Clan MacLean of Duart
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MacLean Clan Crest
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MacLean Clan

MacLean Clan Crest: A tower with battlements.

MacLean Clan Motto: Virtue Mine Honour.

History of Clan MacLean:

The ancestor of this Clan was Gilleain-na-Tuaighe, known as Gillian of the Battle Axe, was  a descendant of the Kings of Dalriada. This Gilean fought against King Haakon of Norway at the Battle of Largs in 1263, and his son, Gilean or Gilmore Maclyn rendered homage to Edward I of England in 1296. The Clan thereafter supported Robert the Bruce at the Battle of Bannockburn in 1314, and the first recorded mention of the Macleans of Duart is in a Papal Dispensation of 1367 which allowed Lachlan Lubanach Maclean, the MacLean Chief, to marry  Mary MacDonald, daughter of the Lord of the Isles.

This was said to be a love match, at first opposed by her father who relented after his having been kidnapped by Lachlan in an incident in which the Chief of the MacKinnons was killed.  The MacDonald dowry brought the MacLeans extensive  properties on the island of Mull. Although Lachlan's elder brother, Eachin Reganach, founded the MacLaines of Lochbuie, Lachlan's line was recognised through Tanistry as the Chiefly House. 

Eachin's son Charles was the ancestor of the MacLeans of Glen Urquhart and Dochgarroch, which became a Sept of the Clan Chattan Federation. From Lachlan descend the MacLeans of Duart,  Coll, and Ardgour. By the close of the 15th century, following the decline of the Clan Donald Lords of the Isles, the MacLeans had acquired the greater proportion of Mull, Tiree, Islay, Jura and Knapdale, with land in Argyll, Morvern and Lochaber.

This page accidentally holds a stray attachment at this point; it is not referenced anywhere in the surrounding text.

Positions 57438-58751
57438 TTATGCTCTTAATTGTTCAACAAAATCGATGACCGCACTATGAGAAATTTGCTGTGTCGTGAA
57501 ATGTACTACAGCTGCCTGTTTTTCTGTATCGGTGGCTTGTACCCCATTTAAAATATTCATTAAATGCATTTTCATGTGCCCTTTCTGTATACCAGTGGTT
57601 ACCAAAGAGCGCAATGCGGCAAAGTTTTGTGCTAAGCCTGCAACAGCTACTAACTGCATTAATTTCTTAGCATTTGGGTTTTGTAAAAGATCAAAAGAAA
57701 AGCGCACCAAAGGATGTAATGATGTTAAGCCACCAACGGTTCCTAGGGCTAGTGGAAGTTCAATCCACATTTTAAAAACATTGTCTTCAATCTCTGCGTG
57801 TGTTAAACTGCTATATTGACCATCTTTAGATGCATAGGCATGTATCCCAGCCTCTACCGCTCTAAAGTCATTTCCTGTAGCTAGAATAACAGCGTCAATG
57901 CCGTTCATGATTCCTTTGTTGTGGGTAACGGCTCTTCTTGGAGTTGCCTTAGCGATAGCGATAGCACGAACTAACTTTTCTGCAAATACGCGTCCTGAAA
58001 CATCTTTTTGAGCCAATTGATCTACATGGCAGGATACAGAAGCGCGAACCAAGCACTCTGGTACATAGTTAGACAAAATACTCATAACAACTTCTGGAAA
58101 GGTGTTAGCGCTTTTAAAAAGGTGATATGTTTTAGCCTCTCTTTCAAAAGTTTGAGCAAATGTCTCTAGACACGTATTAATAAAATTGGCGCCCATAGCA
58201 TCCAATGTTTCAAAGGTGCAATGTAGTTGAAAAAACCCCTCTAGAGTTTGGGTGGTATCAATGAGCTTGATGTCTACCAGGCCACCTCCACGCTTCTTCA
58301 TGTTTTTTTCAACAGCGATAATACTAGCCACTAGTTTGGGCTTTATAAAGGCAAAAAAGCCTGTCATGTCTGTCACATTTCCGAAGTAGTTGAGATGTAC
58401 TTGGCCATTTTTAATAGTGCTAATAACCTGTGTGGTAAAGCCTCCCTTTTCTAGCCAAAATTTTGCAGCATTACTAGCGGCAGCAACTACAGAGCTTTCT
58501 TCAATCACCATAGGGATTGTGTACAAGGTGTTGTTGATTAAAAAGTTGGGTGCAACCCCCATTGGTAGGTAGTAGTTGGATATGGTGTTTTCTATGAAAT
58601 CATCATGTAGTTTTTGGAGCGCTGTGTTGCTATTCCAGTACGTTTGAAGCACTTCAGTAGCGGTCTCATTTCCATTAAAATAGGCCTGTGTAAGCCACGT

Over this period there were violent inter-clan feuds, such as that which took place between Iain “The Toothless” Maclaine of Loch Buie and his son Eachuin. Eachuin was killed, and his ghost is said to be the Headless Horseman who rides to announce the forthcoming death of the MacLaine Chieftain of Lochbuie. Iain “The Toothless” was captured by Hector MacLean of Duart and imprisoned on the island of Cairnburg, far from any woman so as to prevent him from fathering another heir. However, Duart had overlooked a maidservant and Loch Buie had himself an heir, Murdoch the Stunted.

Hector Odhair Maclean of Duart submitted to James IV when he visited the West Coast islands and died fighting for his King at the Battle of Flodden in 1513. Meanwhile, a useful alliance was forged with the Campbells of Argyll until Lachlan Maclean of Duart married the Earl of Argyll's sister, Catherine Campbell, and finding her incapable of providing him with and heir, abandoned her on a rock to be covered by the incoming tide. She was rescued by some fishermen, but in the meantime, Maclean had sorrowfully informed her brother of her death. The Campbells' revenge was swift, and Lachlan was murdered in his bed in 1523.

Over the 16th century, a feud developed with Clan Donald and Sir Lachlan Mor Maclean died in battle against them on Islay in 1598. Sir Lachlan Mor had negotiated with Elizabeth I, and this was used against the Clan leading to the sequestration of Duart in 1604. Four years later, Lord Ochiltree was sent by the King to subdue the troublesome island chiefs, and following an agreement the MacLeans were allowed to retain Duart.